Thailand floods 2011 – Volunteering for relief

This monsoon season and its heavy floods have been the worst in 50 years in Thailand. So far, there have been nearly 300 reported deaths, over two million people affected (with 110,000 people left homeless) and damages are estimated up to US$ 5.1 billion. And water levels are continuing to rise due to heavy rain falls, high tides in the Gulf of Thailand and flood run-off from the swamped north of Thailand. Unfortunately, rural areas have been affected the worse, leaving paddy and rice fields and crops destroyed. Scandalously, these paddy and rice fields are also used as water retention areas in order to keep Bangkok protected. While millions of people are affected and their homes are flooded, the ‘economic centre’ of the country remains dry.

For a map with updated information on affected areas, click here and here.

In order to provide relief, several volunteer initiatives have been established in Bangkok and the rest of the country. For people living in Thailand, I think volunteering for relief to flood victims is a great way to spend your time and to do something about this devastating situation. I have been to two different centres so far and while there is a difference in coordination and effectiveness, all efforts help to provide the people in need with materials for survival and care. Additionally, I noticed that you don’t even have to speak Thai necessarily. You may not always get all announcements, but people realise soon enough that you’re not Thai and they surprisingly switch to English to update you on the situation and to strike up a conversation. So, there is no reason not to help out if you have the time to spare. In addition to donating food, clothing and money, dedicated manpower is surely needed as well.

A Flood Relief Operations Center has been set up at Don Mueang Airport to coordinate the delivery of aid. Volunteers are needed from 9 am – 8 pm to aid in monitoring the situation and statistics, pack sustenance kits and load them onto the trucks for delivery in affected areas. Volunteers are also needed to go to the affected areas to aid in the distribution of the sustenance kits.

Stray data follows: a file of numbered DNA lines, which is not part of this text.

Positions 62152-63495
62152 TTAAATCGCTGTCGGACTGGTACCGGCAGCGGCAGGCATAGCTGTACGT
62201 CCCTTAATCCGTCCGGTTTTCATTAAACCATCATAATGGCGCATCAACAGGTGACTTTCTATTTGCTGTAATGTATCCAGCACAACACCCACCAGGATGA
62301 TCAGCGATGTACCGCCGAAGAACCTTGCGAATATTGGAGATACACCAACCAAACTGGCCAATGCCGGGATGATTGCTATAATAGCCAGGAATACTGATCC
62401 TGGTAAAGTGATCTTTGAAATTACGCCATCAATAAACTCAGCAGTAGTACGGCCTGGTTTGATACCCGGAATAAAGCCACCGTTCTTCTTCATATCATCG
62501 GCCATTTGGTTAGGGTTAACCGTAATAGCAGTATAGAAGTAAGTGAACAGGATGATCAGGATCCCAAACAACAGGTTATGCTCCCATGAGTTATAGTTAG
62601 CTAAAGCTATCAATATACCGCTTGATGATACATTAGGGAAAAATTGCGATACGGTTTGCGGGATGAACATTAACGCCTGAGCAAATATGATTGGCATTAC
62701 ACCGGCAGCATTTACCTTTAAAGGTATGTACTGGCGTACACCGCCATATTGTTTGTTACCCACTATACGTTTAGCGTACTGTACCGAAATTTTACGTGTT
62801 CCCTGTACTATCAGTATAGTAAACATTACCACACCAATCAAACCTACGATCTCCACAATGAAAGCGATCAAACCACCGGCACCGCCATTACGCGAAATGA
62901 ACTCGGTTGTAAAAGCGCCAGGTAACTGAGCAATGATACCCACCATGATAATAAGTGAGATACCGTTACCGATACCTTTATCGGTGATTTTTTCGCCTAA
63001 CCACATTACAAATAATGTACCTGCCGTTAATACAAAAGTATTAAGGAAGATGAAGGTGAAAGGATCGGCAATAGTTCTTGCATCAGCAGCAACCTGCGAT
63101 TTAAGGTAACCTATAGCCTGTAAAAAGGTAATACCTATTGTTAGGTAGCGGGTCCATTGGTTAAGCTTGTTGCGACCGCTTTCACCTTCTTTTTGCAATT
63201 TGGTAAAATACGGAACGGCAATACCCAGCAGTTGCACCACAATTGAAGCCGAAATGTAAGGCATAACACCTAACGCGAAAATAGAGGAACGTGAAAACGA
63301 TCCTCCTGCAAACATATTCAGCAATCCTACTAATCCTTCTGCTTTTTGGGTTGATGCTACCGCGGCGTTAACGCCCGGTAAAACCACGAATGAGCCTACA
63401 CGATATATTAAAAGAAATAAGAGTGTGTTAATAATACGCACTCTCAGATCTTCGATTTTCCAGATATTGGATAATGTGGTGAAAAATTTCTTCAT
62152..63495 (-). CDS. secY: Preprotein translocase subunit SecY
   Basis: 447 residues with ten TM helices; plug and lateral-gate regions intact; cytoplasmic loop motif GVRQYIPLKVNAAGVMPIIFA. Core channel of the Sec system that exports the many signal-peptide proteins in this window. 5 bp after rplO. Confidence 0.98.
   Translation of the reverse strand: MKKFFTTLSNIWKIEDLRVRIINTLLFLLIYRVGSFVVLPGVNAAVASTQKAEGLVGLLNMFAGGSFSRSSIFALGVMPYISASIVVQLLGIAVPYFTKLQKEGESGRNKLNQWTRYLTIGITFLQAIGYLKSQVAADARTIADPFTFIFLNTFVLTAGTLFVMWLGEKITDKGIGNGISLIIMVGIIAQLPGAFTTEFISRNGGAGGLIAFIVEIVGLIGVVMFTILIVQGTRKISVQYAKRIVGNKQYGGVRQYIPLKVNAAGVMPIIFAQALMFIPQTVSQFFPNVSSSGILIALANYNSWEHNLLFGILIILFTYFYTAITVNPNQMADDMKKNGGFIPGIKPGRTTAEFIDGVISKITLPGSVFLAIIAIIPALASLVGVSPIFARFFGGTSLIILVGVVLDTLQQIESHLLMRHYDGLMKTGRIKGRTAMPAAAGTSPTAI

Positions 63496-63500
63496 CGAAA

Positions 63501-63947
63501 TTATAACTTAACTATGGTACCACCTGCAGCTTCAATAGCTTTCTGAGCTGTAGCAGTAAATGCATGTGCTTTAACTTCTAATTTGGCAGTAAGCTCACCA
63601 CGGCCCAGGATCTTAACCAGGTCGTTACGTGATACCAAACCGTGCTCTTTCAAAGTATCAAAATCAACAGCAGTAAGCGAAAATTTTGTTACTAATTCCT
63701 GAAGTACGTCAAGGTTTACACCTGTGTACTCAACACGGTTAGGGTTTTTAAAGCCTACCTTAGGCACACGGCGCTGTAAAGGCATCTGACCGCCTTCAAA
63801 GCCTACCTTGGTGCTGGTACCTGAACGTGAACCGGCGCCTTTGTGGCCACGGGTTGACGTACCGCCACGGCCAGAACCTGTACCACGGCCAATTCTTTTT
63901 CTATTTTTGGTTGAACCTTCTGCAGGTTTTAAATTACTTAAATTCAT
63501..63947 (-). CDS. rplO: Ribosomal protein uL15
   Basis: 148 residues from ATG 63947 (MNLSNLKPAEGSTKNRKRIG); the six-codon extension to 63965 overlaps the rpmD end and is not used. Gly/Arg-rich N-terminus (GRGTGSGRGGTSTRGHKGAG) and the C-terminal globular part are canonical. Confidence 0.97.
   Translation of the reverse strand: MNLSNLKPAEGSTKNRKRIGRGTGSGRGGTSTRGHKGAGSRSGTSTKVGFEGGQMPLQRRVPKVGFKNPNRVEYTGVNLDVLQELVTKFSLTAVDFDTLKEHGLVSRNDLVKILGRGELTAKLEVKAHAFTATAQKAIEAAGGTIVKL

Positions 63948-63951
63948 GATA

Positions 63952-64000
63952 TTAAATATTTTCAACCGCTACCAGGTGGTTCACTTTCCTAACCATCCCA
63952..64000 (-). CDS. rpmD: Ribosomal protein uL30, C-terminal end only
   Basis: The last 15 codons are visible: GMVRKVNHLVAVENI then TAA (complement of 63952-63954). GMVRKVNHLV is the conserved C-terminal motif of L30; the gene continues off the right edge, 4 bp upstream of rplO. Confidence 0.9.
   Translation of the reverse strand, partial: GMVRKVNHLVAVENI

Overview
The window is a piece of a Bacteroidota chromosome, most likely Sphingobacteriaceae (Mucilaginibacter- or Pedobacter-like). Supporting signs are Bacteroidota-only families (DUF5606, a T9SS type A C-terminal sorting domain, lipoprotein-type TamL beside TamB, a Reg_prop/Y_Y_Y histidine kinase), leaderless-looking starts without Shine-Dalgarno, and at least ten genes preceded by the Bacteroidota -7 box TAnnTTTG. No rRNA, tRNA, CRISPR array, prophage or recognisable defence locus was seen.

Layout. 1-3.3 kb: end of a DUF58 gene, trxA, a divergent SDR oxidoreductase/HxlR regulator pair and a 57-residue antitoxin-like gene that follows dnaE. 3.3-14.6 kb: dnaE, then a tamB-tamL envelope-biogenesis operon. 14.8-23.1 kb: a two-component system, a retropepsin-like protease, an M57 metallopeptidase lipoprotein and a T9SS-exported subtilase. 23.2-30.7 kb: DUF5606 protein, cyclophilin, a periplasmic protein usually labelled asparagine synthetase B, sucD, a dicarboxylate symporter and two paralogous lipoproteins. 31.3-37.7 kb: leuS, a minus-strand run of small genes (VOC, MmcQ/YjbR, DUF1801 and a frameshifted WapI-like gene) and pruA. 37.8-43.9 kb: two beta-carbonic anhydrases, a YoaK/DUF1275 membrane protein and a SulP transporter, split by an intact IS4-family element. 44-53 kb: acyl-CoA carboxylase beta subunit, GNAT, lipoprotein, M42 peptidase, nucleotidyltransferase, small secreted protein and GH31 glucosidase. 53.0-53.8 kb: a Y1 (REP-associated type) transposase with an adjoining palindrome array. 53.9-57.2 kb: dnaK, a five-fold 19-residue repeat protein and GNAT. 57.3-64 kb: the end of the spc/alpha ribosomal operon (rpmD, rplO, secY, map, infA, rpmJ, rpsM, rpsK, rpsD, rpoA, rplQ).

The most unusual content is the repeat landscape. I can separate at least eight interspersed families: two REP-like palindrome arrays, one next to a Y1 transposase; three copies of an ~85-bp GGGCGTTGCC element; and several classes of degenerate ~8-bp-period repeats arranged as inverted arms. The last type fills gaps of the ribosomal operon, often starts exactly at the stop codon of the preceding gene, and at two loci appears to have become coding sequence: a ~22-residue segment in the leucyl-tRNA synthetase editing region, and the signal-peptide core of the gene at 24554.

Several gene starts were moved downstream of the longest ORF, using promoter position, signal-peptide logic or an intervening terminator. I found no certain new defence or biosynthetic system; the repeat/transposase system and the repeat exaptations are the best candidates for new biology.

The stadium at Rangsit Campus of Thammasat University is serving as a shelter for evacuees, mostly from Ayutthaya. They are in need of volunteers to help pack sandbags.

The Thai Red Cross (Siam/Sam Yan) and the Bangkok Hospital (Rama 9) needs volunteers to help pack emergency bags.

ArsaDusit Group has set up a volunteer centre for relief in the Krungthai Bank building (Ploenchit). Volunteers are needed to help pack food and water supply kits.

Additionally, The Nation lists daily updates regarding flood relief here.



  1. From another world citizen, now in Australia:
    Recommendations for Dealing with Floods (please pass on to whoever can make things happen).
    1)Turn tragedy into triumphs. Make the most of the situation by calling all transport facilities of any scale around Thailand to enable BKK (and other large cities/towns) people to move out. Urge everyone, or everyone except 1 (to protect properties) in a household to move out. This will cut problems of food and health to less than 1/4.
    2)With 1) money/wealth will spread to the rural areas; not only in food, accomm., transport but also future business opportunities. It will unite the nation.
    3) It is important to รักษาขวัญ therefore วัดพระแก้ว and พระราชวัง etc should have effective barriers.
    4) Make an easy-to-discover website for ideas, not just from within Thailand but also from around the world (not many people know to search for a particular Thai website), eg at news websites, at the Office of the Prime Minister, etc.
    Please kindly respond or I would not know whether ideas are welcome and acted on. Thanks
    Best Regards
    Charuwan (Kirdpol) Murphy, Dr

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